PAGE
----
Livestock are also susceptible to poisoning by jimsonweed and all plants have to be removed before a field can be used for fodder. The leaves and seeds do not smell good and that discourages most people and animals from eating them, but when they are tilled up with hay or field fodder, they can quickly become a problem for livestock.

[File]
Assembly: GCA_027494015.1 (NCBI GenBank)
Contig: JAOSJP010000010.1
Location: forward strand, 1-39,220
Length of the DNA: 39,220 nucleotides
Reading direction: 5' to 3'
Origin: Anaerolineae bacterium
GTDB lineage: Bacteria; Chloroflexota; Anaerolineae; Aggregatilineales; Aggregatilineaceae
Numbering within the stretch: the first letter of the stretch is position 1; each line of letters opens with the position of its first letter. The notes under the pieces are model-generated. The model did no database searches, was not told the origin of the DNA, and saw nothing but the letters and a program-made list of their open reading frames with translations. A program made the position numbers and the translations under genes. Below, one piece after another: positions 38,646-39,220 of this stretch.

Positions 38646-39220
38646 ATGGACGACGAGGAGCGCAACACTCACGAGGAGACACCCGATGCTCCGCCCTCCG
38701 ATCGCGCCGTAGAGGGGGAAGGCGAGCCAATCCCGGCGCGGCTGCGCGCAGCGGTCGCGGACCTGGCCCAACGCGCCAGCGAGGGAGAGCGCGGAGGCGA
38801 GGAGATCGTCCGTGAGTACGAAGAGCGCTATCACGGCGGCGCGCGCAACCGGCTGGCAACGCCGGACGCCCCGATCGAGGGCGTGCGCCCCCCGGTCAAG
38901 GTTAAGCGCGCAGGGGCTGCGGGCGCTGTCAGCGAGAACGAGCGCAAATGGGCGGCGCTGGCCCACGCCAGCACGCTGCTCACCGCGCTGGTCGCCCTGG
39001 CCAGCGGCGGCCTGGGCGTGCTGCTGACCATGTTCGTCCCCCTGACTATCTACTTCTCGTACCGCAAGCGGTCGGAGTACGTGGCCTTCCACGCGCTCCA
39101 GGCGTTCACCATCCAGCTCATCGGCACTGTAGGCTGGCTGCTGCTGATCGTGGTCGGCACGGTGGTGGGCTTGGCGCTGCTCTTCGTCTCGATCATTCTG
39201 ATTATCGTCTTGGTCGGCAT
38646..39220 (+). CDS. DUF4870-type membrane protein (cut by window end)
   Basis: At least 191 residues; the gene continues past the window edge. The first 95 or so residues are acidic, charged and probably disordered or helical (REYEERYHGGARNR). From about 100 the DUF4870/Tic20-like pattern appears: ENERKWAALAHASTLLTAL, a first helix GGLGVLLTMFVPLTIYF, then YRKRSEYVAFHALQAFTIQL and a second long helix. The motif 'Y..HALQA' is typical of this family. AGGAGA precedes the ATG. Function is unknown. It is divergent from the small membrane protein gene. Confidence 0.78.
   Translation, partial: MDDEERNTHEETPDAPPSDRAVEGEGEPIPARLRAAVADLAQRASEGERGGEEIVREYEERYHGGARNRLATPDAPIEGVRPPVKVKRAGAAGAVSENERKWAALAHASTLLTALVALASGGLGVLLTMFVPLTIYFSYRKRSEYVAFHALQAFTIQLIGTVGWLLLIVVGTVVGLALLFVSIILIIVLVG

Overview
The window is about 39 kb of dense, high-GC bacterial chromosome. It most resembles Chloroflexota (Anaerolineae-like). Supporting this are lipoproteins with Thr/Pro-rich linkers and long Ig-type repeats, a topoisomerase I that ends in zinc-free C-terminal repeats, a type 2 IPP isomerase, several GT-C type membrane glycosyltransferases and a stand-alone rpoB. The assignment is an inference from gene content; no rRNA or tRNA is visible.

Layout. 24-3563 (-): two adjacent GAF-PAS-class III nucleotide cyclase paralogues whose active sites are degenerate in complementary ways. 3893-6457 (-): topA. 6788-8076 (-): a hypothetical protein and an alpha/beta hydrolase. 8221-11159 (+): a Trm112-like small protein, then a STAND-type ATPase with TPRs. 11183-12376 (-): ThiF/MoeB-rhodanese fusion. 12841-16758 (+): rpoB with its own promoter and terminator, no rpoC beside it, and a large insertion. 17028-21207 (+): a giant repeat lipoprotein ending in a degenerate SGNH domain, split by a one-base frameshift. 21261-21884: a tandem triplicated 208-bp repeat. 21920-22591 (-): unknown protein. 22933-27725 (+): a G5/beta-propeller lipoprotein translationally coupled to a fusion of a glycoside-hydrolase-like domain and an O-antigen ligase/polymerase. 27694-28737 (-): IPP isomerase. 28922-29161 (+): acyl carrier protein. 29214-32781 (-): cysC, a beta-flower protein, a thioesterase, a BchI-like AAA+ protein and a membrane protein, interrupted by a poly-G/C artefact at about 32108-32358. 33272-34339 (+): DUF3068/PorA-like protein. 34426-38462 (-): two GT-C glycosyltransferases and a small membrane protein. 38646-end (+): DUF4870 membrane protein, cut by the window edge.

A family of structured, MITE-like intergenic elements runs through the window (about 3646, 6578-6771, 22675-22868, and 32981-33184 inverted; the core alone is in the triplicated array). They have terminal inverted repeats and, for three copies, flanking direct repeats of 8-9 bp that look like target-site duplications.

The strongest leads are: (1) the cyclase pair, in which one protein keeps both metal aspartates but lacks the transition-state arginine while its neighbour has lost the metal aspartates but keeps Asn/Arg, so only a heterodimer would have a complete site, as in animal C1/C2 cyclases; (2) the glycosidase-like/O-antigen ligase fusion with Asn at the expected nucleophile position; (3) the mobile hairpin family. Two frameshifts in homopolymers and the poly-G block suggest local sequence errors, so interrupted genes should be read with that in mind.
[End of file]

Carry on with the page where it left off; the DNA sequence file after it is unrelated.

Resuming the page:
For centuries D. stramonium has been used as an herbal medicine to relieve asthma symptoms (more about that below) and as an analgesic during surgery or bonesetting. It is also a powerful hallucinogen and deliriant (causes delirium), which was used spiritually for the intense visions it produces. However, the tropane alkaloids which are responsible for both the medicinal and hallucinogenic properties are fatally toxic in only slightly higher amounts than the medicinal dosage, and careless use often results in hospitalizations and deaths. The active ingredients in a jimson weed plant include atropine, hyoscine (scopolamine- used for motion sickness) hyoscyamine and tropane alkaloids. Hyoscyamine is an anticholinergic agent which means it blocks the neurotransmitter acetylcholine in the central and the peripheral nervous system. Anticholinergics inhibit parasympathetic nerve impulses by selectively blocking the binding of the neurotransmitter acetylcholine to its receptor in nerve cells. The nerve fibers of the parasympathetic system are responsible for the involuntary movement of smooth muscles present in the gastrointestinal tract, urinary tract, lungs, etc. Hyoscyamine is an antispasmodic that helps prevent painful or involuntary muscle movement. Atropine dilates the pupils, increases heart rate, and reduces salivation and other secretions. It is on the World Health Organization’s List of Essential Medicines, a list of the most important medications needed in a basic health system. The substances above combined have produced at least 100 essential medicines.